This exhibition has been generously supported by Eileen and Jonathan Otto ’75, P’24.⁣

Harry Benson, Ali Hits George, Miami, 1964. Gelatin silver print, 24 x 30 inches. Gift of Eileen and Jonathan Otto (PA 1975), 2020.1⁣

#harrybenson #harrybensonphotography #muhammadali #georgeharrison #ringostarr #paulmccartney #johnlennon #thebeatles #beatles #photojournalism #celebrityphotographer #americanart #whatisamerica #addisongalleryofamericanart #1960s
...

Happy #NationalHandwritingDay. I asked my friend to google gentle handwriting-related jokes for me and this is the best one: “a chicken was recently admitted to medical school thanks to its handwriting.” ⁣
⁣
“Matilda Elizabeth Schmahl proudly presented these calligraphic works as her own, integrating her name into the formal design of Select Sentences. This work date to the early 1850s, when the artist was a schoolgirl, practicing the art of penmanship at New York City’s Public School Number 4, where she would later teach. In the mid-nineteenth century, penmanship was considered an integral part of the education of young people in the United States. ⁣
⁣
In Select Sentences, Schmahl practiced two distinctly different scripts. The proverbs that fill the center of the work are written in Copperplate and are decorated by flourishes that, drawn after the completion of the central text is similar to Fraktur writing, a style popularized by the Pennsylvania German. Through these works, Malinda Schmahl demonstrating her talent and her education, fulfilling one of the proverbs in Select Sentences that ‘a fair piece of writing is a speaking picture.’” (Gillian G. Spencer)⁣
⁣
See this work on view in Women and Abstraction: 1741–Now from January 28th-July 30th. ⁣
⁣
Matilda Elizabeth Schmahl (1837-1906). Select Sentences, c. 1852. Ink on paper. Addison Gallery of American Art, Phillips Academy, Andover, MA, Gift of William B. Miller (PA 1935) in recognition of the 25th Anniversary of the Addison Gallery, 1957.19.2⁣
⁣
#matildaelizabethschmahl #penmanship #calligraphy #steelpen #handwriting #womenswork #americanart #abstractart #womenandabstraction #whatisamerica #addisongalleryofamericanart #copperplate #copperplatescript #script

Happy #NationalHandwritingDay. I asked my friend to google gentle handwriting-related jokes for me and this is the best one: “a chicken was recently admitted to medical school thanks to its handwriting.” ⁣

“Matilda Elizabeth Schmahl proudly presented these calligraphic works as her own, integrating her name into the formal design of Select Sentences. This work date to the early 1850s, when the artist was a schoolgirl, practicing the art of penmanship at New York City’s Public School Number 4, where she would later teach. In the mid-nineteenth century, penmanship was considered an integral part of the education of young people in the United States. ⁣

In Select Sentences, Schmahl practiced two distinctly different scripts. The proverbs that fill the center of the work are written in Copperplate and are decorated by flourishes that, drawn after the completion of the central text is similar to Fraktur writing, a style popularized by the Pennsylvania German. Through these works, Malinda Schmahl demonstrating her talent and her education, fulfilling one of the proverbs in Select Sentences that ‘a fair piece of writing is a speaking picture.’” (Gillian G. Spencer)⁣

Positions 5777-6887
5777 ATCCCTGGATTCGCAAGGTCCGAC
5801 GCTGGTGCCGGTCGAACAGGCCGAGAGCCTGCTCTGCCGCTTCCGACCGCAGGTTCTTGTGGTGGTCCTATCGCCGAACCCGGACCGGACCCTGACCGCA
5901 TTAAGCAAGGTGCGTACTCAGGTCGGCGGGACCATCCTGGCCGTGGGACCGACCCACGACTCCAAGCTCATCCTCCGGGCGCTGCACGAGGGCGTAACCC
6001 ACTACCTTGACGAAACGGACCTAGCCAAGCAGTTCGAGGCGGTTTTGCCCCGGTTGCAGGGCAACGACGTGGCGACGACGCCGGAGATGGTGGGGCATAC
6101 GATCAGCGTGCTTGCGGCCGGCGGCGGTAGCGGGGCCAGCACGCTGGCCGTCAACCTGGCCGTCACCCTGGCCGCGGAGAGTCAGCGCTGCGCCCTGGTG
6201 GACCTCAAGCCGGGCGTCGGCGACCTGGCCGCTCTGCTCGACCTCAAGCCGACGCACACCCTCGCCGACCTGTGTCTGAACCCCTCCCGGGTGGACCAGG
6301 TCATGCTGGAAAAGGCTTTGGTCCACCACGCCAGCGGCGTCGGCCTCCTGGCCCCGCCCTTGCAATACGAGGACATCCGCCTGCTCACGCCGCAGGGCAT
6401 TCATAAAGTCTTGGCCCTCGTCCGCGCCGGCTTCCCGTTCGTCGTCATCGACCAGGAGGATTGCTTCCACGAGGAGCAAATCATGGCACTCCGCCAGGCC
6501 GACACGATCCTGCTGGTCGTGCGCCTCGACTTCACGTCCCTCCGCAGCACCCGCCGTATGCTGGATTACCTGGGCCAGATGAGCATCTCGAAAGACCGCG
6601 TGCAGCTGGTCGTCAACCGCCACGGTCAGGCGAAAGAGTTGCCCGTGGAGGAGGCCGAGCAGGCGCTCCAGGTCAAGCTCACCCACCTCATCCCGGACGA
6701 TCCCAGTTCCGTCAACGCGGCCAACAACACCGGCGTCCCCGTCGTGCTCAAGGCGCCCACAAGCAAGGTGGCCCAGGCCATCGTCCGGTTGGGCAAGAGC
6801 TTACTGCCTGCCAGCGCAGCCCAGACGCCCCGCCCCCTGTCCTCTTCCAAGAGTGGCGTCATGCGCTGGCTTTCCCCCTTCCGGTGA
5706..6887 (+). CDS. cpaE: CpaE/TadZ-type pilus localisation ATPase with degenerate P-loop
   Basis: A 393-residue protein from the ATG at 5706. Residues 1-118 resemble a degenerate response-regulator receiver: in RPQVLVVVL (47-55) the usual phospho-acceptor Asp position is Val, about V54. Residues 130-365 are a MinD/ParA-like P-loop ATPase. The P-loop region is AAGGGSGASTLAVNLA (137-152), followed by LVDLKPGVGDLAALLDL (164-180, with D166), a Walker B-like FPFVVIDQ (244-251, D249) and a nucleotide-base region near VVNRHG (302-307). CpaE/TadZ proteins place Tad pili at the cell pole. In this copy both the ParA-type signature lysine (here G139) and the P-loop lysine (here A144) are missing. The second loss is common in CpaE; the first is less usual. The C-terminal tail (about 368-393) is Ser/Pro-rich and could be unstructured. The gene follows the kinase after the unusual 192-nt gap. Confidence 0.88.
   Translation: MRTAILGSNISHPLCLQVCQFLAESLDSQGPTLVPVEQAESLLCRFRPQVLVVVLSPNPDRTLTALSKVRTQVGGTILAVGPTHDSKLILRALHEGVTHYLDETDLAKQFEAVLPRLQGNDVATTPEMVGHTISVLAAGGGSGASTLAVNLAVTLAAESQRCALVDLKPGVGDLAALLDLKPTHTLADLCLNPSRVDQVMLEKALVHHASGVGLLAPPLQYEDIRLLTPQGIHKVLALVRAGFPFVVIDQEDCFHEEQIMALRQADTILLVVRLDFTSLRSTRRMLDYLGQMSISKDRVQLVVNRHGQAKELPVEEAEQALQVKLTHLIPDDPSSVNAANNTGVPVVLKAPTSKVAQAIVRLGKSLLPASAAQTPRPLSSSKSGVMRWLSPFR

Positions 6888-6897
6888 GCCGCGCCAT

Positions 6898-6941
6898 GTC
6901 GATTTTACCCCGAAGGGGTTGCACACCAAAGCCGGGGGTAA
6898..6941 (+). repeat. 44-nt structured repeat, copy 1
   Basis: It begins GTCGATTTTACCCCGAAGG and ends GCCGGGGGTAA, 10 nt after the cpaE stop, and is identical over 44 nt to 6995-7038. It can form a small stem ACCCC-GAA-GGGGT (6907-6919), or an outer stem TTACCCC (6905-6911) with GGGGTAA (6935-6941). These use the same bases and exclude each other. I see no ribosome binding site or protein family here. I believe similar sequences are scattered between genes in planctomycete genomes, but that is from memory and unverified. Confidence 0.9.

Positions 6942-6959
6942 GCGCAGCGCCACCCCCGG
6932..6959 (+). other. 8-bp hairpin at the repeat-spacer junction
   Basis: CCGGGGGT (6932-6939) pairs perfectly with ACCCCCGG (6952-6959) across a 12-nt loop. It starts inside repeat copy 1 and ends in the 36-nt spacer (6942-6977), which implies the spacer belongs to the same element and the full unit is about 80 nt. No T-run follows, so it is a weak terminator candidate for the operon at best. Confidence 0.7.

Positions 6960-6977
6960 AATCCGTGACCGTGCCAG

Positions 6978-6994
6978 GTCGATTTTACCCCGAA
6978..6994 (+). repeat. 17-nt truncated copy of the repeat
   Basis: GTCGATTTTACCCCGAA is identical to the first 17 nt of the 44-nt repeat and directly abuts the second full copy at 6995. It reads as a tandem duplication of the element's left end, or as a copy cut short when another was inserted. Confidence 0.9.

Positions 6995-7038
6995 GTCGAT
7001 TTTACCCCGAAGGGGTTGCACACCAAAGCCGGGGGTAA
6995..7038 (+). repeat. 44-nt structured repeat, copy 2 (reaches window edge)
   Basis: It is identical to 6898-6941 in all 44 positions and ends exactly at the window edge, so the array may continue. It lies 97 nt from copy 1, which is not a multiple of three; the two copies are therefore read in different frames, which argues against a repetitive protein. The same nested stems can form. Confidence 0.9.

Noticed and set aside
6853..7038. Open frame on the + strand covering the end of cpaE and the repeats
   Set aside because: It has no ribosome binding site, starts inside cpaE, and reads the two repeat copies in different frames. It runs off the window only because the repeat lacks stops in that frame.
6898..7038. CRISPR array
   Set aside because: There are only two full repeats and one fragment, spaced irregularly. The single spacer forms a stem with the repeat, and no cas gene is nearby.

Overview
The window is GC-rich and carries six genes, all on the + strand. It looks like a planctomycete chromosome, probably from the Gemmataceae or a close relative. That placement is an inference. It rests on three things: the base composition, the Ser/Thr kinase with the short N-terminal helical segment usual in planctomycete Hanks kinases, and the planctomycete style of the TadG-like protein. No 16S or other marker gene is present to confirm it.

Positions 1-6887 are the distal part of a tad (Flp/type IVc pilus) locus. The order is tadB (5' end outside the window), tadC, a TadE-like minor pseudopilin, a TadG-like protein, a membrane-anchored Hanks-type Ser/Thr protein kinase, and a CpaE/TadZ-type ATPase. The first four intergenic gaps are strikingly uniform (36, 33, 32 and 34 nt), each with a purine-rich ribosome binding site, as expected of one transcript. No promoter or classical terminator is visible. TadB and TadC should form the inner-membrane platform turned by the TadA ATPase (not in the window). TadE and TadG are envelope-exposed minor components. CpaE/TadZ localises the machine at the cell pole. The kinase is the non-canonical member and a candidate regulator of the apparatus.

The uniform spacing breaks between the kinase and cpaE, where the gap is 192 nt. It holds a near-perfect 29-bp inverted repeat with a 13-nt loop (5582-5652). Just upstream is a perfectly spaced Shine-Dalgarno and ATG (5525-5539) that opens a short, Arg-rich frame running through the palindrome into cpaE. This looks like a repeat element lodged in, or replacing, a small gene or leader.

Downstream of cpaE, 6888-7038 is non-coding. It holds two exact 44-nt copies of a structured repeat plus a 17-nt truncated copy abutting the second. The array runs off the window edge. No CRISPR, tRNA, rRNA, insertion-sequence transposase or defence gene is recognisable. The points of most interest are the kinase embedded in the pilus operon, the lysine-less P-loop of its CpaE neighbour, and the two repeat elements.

See this work on view in Women and Abstraction: 1741–Now from January 28th-July 30th. ⁣

Matilda Elizabeth Schmahl (1837-1906). Select Sentences, c. 1852. Ink on paper. Addison Gallery of American Art, Phillips Academy, Andover, MA, Gift of William B. Miller (PA 1935) in recognition of the 25th Anniversary of the Addison Gallery, 1957.19.2⁣

#matildaelizabethschmahl #penmanship #calligraphy #steelpen #handwriting #womenswork #americanart #abstractart #womenandabstraction #whatisamerica #addisongalleryofamericanart #copperplate #copperplatescript #script
...

“And some of us who have already begun to break the silence of the night have found that the calling to speak is often a vocation of agony, but we must speak. We must speak with all the humility that is appropriate to our limited vision, but we must speak.”—Dr. Martin Luther King, Jr., “Beyond Vietnam: A Time to Break Silence,” 1967⁣
⁣
This arresting photograph of Dr. King delivering a fiery speech following the tear-gassing of peaceful protesters taking part in the James Meredith March Against Fear was taken by @harrybensoncbe in June 1966. It, along with other images from the march, can be found on view at the Addison in Harry Benson: Four Stories. The exhibition closes on January 29th, don’t miss it! ⁣
⁣
Harry Benson. Dr. Martin Luther King, Jr., Canton, Mississippi, 1966. Archival pigment print. Courtesy of the artist and Gigi Benson⁣
⁣
#mlk #martinlutherking #martinlutherkingjr #jamesmeredith #meredithmarchagainstfear #civilrights #civilrightsmovement #mississippi #beyondvietnam #racialjustice #blacklivesmatter #harrybenson #photojournalism #americanart #1960s #whatisamerica #addisongalleryofamericanart